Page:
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California to ban chokeholds, independently review police shootings under newly signed laws

POLITICO logo POLITICO 10/1/2020 By Alexander Nieves
a group of people standing in front of a building: Assemblymember Mike Gipson bows his head as he and other members of the California Legislature kneel to honor George Floyd at the Capitol in Sacramento, Calif., on June 9, 2020. © AP Photo/Rich Pedroncelli Assemblymember Mike Gipson bows his head as he and other members of the California Legislature kneel to honor George Floyd at the Capitol in Sacramento, Calif., on June 9, 2020.

OAKLAND — Gov. Gavin Newsom on Wednesday signed policing bills that ban chokeholds, allow the state Department of Justice to investigate police shootings and give counties more oversight of sheriff's departments.

Impact: The signings represent a win for police reform advocates and Democrats who introduced a wave of bills after the May police killing of George Floyd in Minneapolis. Still, the moment is bittersweet for these groups after some of the most aggressive proposals — including bills to establish a police decertification process and mandate officers intercede to stop excessive force — stalled in the Legislature.

The new laws: Assembly Bill 1506 by Assemblymember Kevin McCarty (D-Sacramento) is the biggest breakthrough for legislative advocates for changing police practices. They tried and failed in past years to overhaul the investigatory process for police shootings and other uses of lethal force. The bill will establish an investigative unit within the Department of Justice to handle investigations of officer-involved shootings and lethal force when requested by local law enforcement agencies or district attorneys.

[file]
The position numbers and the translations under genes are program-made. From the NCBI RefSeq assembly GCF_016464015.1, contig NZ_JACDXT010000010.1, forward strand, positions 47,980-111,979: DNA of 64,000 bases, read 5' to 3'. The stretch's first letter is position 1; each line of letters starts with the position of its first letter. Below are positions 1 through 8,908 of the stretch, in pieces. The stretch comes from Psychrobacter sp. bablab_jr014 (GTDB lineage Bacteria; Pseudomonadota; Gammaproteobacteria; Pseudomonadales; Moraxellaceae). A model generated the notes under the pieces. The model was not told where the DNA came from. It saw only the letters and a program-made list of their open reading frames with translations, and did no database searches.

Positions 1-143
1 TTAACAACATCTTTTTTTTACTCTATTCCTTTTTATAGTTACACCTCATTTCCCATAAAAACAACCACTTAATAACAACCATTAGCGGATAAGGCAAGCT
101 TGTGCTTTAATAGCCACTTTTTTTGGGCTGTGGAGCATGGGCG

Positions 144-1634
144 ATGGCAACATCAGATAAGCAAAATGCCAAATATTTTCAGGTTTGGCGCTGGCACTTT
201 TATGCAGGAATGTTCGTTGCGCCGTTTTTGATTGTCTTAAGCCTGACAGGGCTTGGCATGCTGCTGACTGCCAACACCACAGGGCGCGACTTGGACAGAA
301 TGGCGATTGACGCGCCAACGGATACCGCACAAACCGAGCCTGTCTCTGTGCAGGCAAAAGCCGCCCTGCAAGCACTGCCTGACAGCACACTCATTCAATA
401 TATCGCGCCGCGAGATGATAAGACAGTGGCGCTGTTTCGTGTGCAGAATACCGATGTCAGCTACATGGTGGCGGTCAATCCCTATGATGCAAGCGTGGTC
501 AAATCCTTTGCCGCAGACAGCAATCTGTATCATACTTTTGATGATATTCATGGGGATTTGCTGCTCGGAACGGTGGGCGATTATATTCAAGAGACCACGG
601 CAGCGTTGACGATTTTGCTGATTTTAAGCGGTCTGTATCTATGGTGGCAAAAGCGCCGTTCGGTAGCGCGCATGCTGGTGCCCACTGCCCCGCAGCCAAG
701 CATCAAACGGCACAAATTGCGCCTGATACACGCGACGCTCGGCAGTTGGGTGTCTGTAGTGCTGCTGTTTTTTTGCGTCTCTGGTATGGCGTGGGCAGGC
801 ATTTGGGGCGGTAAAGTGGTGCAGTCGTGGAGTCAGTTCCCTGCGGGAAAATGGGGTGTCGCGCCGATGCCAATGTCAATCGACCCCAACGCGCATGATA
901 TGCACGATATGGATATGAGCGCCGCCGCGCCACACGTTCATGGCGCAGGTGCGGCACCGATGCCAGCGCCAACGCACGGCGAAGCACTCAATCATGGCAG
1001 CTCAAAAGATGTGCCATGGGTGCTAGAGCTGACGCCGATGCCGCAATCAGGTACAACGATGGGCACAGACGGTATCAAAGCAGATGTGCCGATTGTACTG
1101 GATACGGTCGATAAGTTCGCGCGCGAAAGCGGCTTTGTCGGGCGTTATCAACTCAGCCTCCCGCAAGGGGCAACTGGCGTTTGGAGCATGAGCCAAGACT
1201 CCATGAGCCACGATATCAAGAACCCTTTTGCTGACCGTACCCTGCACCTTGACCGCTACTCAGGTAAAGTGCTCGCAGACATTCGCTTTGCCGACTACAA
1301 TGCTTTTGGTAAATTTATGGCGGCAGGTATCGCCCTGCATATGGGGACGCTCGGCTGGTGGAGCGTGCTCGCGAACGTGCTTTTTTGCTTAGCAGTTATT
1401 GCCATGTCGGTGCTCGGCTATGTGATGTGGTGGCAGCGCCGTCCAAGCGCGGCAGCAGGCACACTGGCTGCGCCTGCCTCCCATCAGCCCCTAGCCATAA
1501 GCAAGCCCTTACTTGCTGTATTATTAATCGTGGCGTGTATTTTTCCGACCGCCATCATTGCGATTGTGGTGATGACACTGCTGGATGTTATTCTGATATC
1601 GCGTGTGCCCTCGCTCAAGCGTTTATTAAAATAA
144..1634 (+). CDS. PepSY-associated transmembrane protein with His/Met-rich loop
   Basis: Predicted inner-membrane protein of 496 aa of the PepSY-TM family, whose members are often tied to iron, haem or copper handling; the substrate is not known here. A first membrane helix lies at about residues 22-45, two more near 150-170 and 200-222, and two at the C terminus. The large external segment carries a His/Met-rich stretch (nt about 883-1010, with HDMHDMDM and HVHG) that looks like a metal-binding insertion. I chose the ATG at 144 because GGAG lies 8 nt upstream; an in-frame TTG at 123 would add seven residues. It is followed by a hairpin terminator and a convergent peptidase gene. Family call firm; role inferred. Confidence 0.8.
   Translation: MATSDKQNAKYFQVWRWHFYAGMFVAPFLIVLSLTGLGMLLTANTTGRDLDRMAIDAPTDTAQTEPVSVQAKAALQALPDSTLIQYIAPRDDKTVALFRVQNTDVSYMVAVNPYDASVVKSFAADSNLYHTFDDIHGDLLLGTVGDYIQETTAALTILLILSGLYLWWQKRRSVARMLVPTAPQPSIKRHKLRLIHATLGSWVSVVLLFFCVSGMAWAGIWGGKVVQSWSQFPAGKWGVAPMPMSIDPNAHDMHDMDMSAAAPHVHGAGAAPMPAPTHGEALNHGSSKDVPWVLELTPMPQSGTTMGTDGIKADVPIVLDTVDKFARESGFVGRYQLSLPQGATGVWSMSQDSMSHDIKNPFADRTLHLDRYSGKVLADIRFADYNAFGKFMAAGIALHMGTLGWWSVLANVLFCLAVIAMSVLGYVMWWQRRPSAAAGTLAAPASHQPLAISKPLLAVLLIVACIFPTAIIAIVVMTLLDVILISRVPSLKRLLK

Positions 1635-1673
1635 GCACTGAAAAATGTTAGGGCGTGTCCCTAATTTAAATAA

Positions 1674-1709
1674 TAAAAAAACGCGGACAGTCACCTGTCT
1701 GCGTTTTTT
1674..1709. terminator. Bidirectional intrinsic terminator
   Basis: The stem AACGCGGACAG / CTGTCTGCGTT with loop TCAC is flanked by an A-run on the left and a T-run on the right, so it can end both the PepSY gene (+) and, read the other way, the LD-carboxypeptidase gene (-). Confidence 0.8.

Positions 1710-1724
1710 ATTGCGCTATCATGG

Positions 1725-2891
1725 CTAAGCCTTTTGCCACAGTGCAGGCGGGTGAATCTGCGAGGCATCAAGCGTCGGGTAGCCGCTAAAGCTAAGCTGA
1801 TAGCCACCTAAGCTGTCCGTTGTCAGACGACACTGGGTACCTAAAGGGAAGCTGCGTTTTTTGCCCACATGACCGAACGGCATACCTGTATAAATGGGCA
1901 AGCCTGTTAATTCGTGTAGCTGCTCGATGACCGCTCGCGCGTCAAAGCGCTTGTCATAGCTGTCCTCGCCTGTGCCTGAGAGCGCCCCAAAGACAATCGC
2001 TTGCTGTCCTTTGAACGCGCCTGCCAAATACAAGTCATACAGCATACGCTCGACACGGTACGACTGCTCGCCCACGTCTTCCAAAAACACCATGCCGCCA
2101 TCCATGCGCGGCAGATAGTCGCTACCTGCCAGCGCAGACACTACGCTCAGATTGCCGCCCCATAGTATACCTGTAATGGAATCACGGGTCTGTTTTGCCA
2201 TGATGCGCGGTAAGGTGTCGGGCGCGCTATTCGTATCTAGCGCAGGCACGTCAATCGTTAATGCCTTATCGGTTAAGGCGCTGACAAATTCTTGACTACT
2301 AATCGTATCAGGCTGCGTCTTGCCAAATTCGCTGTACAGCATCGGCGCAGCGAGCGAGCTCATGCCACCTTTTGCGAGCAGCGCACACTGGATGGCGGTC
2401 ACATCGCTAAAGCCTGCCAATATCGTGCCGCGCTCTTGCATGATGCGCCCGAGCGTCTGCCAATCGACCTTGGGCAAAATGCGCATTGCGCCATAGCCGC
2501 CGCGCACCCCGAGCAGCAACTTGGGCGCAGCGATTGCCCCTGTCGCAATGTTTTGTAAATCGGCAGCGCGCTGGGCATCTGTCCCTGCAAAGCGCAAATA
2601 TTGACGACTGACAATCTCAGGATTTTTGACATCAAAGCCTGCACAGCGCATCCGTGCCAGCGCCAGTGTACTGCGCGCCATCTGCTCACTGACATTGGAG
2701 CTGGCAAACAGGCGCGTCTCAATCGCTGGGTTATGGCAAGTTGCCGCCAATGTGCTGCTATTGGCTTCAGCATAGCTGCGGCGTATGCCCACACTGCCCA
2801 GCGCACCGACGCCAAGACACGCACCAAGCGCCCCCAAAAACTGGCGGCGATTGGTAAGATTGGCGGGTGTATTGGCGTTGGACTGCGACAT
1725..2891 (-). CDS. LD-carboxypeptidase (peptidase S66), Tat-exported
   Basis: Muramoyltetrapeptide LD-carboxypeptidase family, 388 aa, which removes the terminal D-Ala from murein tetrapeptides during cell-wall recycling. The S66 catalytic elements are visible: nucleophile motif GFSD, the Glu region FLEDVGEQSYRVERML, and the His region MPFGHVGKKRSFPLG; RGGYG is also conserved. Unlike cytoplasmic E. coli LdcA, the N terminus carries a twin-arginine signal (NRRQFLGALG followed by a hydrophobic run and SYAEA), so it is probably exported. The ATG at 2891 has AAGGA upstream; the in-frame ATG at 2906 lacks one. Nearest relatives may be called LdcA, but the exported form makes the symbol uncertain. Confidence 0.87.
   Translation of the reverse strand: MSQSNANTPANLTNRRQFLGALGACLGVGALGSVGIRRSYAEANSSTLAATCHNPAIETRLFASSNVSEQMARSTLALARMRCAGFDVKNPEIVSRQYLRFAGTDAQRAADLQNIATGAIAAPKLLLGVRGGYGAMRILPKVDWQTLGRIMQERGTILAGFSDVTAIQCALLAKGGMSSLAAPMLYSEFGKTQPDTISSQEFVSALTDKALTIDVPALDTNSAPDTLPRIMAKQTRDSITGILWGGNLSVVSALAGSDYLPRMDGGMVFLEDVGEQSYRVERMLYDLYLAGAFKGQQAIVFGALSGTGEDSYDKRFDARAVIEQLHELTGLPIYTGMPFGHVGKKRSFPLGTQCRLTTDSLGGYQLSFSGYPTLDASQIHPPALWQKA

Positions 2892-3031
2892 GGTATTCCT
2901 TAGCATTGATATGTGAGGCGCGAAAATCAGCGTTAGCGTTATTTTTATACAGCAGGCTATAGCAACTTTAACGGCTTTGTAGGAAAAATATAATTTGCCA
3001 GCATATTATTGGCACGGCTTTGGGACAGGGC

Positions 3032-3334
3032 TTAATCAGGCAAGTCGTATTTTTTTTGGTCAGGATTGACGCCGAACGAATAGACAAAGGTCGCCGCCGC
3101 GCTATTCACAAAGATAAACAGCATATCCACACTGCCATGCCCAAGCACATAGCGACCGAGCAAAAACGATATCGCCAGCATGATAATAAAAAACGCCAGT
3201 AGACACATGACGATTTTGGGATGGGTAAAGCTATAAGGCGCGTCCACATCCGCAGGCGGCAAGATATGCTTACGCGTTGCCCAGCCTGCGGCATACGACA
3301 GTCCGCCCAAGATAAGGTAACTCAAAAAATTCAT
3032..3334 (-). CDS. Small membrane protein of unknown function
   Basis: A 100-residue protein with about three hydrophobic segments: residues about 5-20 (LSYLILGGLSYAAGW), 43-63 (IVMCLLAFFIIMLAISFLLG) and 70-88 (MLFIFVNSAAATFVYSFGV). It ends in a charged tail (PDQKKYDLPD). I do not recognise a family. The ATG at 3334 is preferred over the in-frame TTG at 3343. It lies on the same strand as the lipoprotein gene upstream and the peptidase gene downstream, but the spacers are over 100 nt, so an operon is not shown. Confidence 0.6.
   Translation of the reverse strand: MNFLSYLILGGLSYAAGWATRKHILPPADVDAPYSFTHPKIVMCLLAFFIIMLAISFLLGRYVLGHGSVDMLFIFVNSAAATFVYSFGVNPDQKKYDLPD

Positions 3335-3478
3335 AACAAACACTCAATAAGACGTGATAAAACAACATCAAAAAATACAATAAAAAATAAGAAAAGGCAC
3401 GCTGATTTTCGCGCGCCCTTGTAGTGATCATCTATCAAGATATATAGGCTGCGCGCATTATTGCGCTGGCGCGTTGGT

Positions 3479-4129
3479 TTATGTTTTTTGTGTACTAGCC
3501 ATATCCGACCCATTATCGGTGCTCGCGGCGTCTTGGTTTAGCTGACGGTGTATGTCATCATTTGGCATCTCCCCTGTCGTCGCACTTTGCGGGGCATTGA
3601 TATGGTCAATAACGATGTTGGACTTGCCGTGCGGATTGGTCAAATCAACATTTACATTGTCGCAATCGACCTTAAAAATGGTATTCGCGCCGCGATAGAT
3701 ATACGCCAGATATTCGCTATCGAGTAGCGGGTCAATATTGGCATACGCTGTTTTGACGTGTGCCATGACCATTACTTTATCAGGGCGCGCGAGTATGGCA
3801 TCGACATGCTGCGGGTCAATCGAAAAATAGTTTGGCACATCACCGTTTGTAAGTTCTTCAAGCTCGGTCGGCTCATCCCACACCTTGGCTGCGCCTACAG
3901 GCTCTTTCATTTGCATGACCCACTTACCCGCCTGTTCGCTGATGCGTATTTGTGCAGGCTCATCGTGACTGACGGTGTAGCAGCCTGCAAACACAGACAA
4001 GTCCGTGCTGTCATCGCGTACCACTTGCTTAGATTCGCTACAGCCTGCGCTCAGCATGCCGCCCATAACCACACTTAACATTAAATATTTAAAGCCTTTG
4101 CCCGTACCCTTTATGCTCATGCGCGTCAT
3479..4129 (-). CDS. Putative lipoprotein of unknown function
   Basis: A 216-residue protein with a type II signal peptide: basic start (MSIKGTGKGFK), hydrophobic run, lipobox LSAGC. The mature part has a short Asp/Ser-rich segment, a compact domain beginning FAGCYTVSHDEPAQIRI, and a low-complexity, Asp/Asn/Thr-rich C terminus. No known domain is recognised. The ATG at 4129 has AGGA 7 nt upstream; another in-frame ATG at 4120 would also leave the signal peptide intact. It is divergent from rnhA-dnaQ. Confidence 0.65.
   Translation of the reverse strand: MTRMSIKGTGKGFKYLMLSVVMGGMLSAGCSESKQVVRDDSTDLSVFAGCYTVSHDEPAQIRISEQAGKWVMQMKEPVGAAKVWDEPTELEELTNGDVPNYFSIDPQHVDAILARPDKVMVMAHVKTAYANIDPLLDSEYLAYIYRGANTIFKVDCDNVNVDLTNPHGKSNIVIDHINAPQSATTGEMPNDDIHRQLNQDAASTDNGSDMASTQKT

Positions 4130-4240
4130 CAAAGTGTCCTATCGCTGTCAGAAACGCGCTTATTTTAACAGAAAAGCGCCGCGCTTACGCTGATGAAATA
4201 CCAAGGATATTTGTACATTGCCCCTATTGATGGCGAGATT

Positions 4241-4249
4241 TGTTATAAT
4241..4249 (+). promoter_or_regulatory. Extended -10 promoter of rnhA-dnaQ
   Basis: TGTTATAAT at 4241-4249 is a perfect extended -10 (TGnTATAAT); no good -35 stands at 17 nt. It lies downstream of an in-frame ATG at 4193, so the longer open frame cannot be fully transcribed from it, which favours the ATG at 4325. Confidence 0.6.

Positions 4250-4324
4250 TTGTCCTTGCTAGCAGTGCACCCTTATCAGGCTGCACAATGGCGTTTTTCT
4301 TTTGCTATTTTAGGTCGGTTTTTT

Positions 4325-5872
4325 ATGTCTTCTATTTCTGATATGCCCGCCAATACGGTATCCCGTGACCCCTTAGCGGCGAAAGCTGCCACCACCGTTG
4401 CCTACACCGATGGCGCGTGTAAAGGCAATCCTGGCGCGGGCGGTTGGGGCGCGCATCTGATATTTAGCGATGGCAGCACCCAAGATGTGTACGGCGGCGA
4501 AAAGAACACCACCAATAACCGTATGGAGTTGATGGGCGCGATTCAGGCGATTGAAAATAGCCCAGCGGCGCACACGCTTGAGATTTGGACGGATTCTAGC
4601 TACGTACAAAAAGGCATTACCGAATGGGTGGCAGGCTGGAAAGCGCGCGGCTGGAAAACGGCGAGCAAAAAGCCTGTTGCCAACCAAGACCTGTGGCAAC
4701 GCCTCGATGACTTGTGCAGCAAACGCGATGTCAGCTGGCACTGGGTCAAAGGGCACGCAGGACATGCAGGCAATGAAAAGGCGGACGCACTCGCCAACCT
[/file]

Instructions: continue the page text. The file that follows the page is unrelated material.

"This has been an effort before George Floyd, but the murder of George Floyd before our eyes put these issues in the spotlight, and it allowed us to get bipartisan support," McCarty said, explaining it took three and a half years to get the bill enacted.

AB 1196 by Assemblymember Mike Gipson (D-Carson) prohibits officers from using carotid restraints or chokeholds, techniques that have come under increased scrutiny in the last few months. The change comes after local law enforcement agencies around the state and country quickly banned the technique in the days following Floyd’s death as a result of an officer kneeling on his neck.

Newsom signed another measure authored by McCarty, AB 1185, that will give county officials more oversight of sheriff’s departments and grant them more authority to collect records from a department in the course of an investigation. The bill specifically authorizes a county to establish a sheriff oversight board and an office of the inspector general that can issue subpoenas.

Later Wednesday, Newsom's office announced he signed AB 846, by Assemblymembers Autumn Burke (D-Marina del Rey) and Jacqui Irwin (D-Thousand Oaks), which requires law enforcement agencies to evaluate prospective officers for any potential biases related to race, religion, gender or other attributes protected from discrimination.

What’s next: Legislative leaders have committed to making police reform a priority in 2021 after a half-dozen bills died at the end of a chaotic session.

The most contentious is Senate Bill 731, by Sen. Steve Bradford (D-Gardena), which would have established a system for decertifying peace officers who have committed serious offenses or abuses on the job. California is one of only five states that don’t have a process for pulling an officer’s badge if they’ve committed a crime, which allows problem officers to bounce between departments.

Another measure that will likely be reintroduced next session include an effort by Assemblymember Chris Holden (D-Pasadena) that would mandate specific steps an officer has to take when witnessing another officer using excessive force. Other proposals likely to resurface include a ban on using rubber bullets, tear gas and pepper spray during protests and a requirement that all use-of-force incidents are subject to public disclosure.

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